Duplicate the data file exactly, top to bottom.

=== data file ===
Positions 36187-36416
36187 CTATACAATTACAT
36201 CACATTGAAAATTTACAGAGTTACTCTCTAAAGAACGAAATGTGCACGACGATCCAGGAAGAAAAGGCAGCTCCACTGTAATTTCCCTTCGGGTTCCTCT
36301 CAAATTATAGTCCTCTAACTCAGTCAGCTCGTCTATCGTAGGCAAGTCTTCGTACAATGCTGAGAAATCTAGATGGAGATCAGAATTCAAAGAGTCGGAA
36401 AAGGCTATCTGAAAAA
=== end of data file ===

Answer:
Positions 36187-36416
36187 CTATACAATTACAT
36201 CACATTGAAAATTTACAGAGTTACTCTCTAAAGAACGAAATGTGCACGACGATCCAGGAAGAAAAGGCAGCTCCACTGTAATTTCCCTTCGGGTTCCTCT
36301 CAAATTATAGTCCTCTAACTCAGTCAGCTCGTCTATCGTAGGCAAGTCTTCGTACAATGCTGAGAAATCTAGATGGAGATCAGAATTCAAAGAGTCGGAA
36401 AAGGCTATCTGAAAAA